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Cheat Sheet

Cheese For Dummies

From Cheese For Dummies by Culture Magazine, Laurel Miller, Thalassa Skinner, Ming Tsai (Foreword by)

It’s hard to believe that something as complex, delicious, and diverse as cheese is made from just a few key ingredients. Thousands of different varieties of cheese are produced around the world from the milk of a variety of animals: cows, goats, sheep, water buffalo, yaks, camels — even reindeer and horses. In these articles, you can find information on how cheese is made, where to shop for cheese, and the best ways to cut and store cheese to maximize its shelf life and flavor. Consider the info here just enough to whet your appetite.

Annual Cheese Consumption, by Country

You may think that the French, who produce more than 1,000 varieties of cheese, eat the most cheese per capita. Nope. The Greeks actually eat the most cheese, consuming an average of 68 pounds per person annually. (The Mediterranean diet is purportedly one of the healthiest, right?) The following table outlines the average annual cheese consumption for several countries. (The numbers are rounded up, based upon conversion from kilos.)

Annual Per Capital Cheese Consumption
Country Amount Per Person
Greece 68 lbs
France 53 lbs
Malta 48 lbs
Germany 46 lbs
The Netherlands 46 lbs
Romania 46 lbs
Italy 44 lbs
Finland 44 lbs
Poland 41 lbs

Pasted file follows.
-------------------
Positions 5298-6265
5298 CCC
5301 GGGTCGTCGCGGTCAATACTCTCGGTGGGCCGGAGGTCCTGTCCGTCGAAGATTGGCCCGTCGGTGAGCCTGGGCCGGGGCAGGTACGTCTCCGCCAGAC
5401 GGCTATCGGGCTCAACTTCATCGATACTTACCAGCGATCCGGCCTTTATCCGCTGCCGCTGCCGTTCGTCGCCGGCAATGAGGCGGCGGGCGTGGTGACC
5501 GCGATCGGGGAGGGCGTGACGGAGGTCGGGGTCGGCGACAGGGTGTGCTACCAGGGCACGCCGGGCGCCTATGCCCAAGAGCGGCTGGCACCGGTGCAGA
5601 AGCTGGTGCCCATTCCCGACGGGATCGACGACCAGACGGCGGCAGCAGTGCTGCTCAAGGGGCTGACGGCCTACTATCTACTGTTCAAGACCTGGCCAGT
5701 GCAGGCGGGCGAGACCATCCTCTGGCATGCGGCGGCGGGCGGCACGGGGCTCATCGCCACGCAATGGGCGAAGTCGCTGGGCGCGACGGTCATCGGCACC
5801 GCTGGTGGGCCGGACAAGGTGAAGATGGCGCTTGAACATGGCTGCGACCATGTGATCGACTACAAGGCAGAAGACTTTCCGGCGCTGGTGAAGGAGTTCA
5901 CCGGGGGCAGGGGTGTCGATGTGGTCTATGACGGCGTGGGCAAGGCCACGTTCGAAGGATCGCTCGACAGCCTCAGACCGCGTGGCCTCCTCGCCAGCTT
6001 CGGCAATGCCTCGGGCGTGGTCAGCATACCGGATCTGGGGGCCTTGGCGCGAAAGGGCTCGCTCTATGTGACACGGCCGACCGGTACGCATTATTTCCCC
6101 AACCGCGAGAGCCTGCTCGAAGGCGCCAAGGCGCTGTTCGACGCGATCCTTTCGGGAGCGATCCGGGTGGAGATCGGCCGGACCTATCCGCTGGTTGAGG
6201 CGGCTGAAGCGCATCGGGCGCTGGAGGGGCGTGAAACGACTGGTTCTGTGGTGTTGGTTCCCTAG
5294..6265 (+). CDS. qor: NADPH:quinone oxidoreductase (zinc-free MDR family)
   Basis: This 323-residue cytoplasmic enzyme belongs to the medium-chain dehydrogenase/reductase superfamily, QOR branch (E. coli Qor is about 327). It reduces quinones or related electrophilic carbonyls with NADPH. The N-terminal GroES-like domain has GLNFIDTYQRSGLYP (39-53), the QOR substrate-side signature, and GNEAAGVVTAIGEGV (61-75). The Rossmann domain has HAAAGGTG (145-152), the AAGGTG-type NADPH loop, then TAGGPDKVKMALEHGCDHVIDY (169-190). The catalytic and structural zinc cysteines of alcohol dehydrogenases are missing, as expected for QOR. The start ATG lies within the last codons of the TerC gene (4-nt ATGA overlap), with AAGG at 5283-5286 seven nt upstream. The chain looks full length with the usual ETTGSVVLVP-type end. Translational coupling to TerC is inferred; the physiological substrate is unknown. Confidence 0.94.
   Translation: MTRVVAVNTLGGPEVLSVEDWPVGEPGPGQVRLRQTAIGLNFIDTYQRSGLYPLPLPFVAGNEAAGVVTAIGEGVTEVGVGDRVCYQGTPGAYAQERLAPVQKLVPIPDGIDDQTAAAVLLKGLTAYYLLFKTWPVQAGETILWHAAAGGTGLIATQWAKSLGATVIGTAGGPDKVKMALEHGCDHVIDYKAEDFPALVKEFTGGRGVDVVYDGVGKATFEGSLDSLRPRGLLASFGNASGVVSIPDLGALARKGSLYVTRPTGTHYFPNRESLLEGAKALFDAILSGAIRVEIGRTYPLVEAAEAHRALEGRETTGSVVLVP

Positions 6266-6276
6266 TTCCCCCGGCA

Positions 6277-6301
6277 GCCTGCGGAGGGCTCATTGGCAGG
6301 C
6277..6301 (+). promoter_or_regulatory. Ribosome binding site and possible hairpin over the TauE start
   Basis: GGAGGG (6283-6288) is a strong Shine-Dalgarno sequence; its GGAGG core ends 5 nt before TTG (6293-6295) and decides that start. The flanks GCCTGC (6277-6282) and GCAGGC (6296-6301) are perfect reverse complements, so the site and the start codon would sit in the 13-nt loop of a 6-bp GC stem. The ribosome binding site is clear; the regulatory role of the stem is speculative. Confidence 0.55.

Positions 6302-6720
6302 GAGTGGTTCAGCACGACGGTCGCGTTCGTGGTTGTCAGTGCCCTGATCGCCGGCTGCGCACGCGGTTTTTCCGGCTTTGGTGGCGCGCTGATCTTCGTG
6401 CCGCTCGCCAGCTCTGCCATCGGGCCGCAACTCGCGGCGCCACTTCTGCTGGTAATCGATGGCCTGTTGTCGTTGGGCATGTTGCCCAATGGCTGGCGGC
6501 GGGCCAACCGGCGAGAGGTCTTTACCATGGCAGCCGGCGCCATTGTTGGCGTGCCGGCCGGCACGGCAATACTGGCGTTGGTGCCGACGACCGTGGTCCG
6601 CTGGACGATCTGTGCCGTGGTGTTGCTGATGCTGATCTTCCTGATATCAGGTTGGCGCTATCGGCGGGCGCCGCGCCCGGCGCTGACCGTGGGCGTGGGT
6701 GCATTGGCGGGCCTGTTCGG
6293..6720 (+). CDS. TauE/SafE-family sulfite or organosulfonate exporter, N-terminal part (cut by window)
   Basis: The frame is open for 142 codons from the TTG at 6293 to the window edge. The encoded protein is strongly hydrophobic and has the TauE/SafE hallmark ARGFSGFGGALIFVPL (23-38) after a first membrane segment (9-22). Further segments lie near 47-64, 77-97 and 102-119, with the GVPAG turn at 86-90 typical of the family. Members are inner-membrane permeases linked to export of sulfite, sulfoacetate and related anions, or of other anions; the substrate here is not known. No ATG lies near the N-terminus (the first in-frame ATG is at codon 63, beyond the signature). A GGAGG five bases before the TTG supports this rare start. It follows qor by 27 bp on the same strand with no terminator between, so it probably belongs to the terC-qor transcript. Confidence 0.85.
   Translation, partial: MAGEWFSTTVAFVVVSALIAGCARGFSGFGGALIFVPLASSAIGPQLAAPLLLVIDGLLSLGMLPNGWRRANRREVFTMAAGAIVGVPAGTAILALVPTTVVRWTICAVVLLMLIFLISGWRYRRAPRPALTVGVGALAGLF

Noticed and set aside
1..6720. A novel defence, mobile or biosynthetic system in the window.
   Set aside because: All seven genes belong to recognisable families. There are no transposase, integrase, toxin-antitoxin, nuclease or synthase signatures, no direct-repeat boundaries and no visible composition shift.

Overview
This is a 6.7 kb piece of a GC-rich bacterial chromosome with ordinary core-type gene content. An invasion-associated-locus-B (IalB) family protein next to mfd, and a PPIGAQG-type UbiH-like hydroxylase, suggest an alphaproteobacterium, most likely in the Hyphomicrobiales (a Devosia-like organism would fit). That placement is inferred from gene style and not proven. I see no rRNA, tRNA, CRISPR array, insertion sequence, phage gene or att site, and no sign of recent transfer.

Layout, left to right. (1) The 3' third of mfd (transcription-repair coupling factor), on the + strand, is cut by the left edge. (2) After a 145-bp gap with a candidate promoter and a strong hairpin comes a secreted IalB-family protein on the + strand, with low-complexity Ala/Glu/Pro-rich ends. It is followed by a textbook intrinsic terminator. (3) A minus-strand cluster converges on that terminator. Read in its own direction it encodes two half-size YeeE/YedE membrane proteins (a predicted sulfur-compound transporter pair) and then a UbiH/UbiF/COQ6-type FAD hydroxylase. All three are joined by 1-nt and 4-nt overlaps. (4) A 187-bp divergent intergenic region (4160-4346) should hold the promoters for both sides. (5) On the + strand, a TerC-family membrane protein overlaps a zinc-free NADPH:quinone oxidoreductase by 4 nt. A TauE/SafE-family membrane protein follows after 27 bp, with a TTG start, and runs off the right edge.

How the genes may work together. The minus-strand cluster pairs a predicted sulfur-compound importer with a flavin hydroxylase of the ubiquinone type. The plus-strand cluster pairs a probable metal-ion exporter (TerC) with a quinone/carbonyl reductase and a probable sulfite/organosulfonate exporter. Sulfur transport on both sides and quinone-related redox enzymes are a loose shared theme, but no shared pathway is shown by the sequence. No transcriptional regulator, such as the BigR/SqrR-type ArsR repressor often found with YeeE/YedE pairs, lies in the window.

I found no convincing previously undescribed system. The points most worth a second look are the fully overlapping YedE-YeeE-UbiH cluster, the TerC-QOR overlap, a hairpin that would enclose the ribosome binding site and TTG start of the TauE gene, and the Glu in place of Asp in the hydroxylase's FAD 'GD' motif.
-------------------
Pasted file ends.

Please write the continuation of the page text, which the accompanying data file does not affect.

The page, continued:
Sweden 40 lbs
United States 31 lbs

Information based on 2009 statistics by Eurostat, the Canadian Dairy Information Centre (CDIC) and the Wisconsin Milk Marketing Board.

How Cheese Is Made

Thousands of different varieties of cheese are produced around the world from the milk of cows, goats, sheep, water buffalo, yaks, camels — even reindeer and horses. Depending upon the country, this ancient food can hold significant cultural, nutritive, and economic value. Yet making cheese all comes down to a few basic steps:

  1. Bring the milk up to temperature and add the starter culture.

    Warming the milk to between 77 and 100 degrees Fahrenheit simulates the animal’s body temperature, which activates the starter culture. The starter culture acidifies the milk, increasing the population of beneficial bacteria.

    The starter culture works by fermenting the lactose (natural sugar) in the milk and converting it to lactic acid. When the pH is low enough, the milk will be able to coagulate.

  2. Add a coagulant, such as rennet.

    Rennet is an enzyme that occurs naturally in the stomach lining of young cud-chewing mammals (known as ruminants). Instead of traditional rennet, many cheesemakers now use non-animal rennet. Fluid milk can also be coagulated through acidification alone, which is how some soft, fresh cheeses are made.

    Check with your cheesemonger about rennet types if you have a dietary preference.

  3. Form and mold the curd, and drain the whey.

    After coagulating (Step 2), the milk sets and is then cut, stirred, and often heated to form the right-size curds. The curds are then scooped up or cut, and transferred into perforated forms that will determine the final shape of the cheese.

    Whey is the liquid (mostly water and protein) that remains after cheese production. Some cheeses, such as ricotta, are traditionally made from whey.

    How the curd is handled is all-important to the cheese it will become. In general, the smaller the curd is cut, the more whey it expels. And if the curd is stacked (as in the cheddaring process), the pressure of the weight expels more whey. Cooking the curd, too, releases more whey. To make a cheese that’s soft and gooey, the curd needs to be left uncut and handled gently — usually hand-ladeled into forms. The opposite is true for harder cheeses, which need to have the moisture expelled from them.